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The fact that we do our own cold smoking gives [our food] an artisanal quality. And the advantage of doing all my own smoking is that I have total control over flavor, save money, and can offer a product unique to my restaurant.”

Bars typically operate on the principle that the customer already knows what drink he or she will have.

At once beguilingly sweet and juicy, with a kiss of tartness, cherries are seduction on a stem. 

Here’s a plan that will help lessen the unpleasantness of the termination process.

Lip-smacking flavors of ripe blackberries and boysenberries give it enough sex appeal to seduce even the snobbiest of wine snobs.

It’s no wonder the French named this fruit pomme d’amour—the “love apple.”

Good wine service techniques are universal, whether the restaurant’s style is formal white table cloth or casual bistro.

Rioja wines have been synonymous with unchanging tradition. These striking architectural symbols proclaim that style—and change—have arrived in Rioja. 

Americans eat more than a billion pounds of shrimp a year, or about four pounds each, which is nearly double what they consumed 20 years ago.

Regardless of what culinary wonders a chef chooses to cook, chances are good that the right food processor is available.

Tiny, dainty, and barely more than a mouthful, post-dessert desserts have tremendous charm.

Stress is not going to go away in this business. Luckily there are methods to promote healthy levels of stress in the kitchen.

A stage (kitchen internship) can be set up in a restaurant two blocks away or in a European kitchen. It can be as short as a one-day trial, or the stagecan run part-time for up to a year.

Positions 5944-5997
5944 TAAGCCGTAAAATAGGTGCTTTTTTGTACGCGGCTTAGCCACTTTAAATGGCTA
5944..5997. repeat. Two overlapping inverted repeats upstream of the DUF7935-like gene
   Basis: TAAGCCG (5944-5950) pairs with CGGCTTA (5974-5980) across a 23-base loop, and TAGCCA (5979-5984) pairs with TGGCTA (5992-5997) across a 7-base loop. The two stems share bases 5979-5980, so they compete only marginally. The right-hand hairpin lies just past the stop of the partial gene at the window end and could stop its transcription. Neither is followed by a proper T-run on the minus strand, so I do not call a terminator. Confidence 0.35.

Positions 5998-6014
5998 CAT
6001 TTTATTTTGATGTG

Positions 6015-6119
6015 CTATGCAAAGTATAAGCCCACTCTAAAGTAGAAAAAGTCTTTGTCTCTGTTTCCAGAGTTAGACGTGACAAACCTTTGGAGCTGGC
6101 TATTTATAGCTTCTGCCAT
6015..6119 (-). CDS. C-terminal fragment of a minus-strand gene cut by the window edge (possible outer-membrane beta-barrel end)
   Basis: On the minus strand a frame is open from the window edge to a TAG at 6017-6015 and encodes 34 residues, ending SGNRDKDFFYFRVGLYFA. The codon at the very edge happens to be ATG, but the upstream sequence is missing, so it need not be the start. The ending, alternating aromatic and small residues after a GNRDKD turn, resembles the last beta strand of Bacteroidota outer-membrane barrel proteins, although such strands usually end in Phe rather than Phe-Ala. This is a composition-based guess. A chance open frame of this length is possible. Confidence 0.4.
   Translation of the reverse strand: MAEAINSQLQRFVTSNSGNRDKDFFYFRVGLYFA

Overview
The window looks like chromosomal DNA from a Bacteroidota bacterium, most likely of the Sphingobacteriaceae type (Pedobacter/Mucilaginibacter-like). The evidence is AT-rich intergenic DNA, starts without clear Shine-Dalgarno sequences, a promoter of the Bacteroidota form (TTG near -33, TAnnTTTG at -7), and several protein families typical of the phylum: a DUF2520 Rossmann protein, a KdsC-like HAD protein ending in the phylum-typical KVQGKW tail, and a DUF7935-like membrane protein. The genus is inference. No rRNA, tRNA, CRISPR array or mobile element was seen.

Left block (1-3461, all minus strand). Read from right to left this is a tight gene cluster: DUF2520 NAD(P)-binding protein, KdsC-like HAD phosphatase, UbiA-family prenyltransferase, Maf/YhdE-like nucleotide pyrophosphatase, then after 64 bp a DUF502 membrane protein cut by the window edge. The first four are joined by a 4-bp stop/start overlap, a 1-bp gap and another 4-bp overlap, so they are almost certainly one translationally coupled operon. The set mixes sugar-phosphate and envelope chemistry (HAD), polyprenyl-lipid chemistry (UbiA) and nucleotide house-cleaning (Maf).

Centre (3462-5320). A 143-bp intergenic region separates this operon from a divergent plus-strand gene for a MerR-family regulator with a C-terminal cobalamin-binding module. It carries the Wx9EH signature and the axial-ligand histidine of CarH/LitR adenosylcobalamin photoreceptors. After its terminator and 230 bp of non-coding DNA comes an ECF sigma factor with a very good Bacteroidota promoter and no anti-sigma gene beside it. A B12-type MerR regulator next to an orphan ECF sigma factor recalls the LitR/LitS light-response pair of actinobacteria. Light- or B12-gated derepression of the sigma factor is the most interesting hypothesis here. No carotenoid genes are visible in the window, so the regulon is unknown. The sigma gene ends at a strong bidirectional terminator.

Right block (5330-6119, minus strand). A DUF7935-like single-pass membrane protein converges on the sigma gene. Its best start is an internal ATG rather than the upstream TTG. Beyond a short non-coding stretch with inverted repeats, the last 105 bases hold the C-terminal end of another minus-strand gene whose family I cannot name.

A closer look at two of Latin America's most misunderstood spirits.

Mix two parts fruit, one part spirit, and liberal dash of sunshine-refreshment.

 There are many varieties worth seeking out for their unique flavor profiles, fragrant nose, and beautiful color.

Australian wine country doesn’t begin and end in Barossa or even in the surrounding state of South Australia.

In a suffering travel industry, the culinary tourism niche is the place to be.

As a restaurant professional, it is more important than ever to know how to handle requests and create ways to prepare foods that you know are safe to serve.

 Beer is often the red-headed stepchild of beverage programs, especially in fine-dining venues. 

Are you screw-happy or screw-crappy?

 Partnering with a local farmer can help ensure the quality and sustainability of trendy Heritage Pork.  Chefs need to ask how their supplier operates and exactly what they’re paying for.

Restaurants face two new and unavoidable challenges: rising utility costs and the “greening” of food service. 

Lamb: tasty, chic, profitable.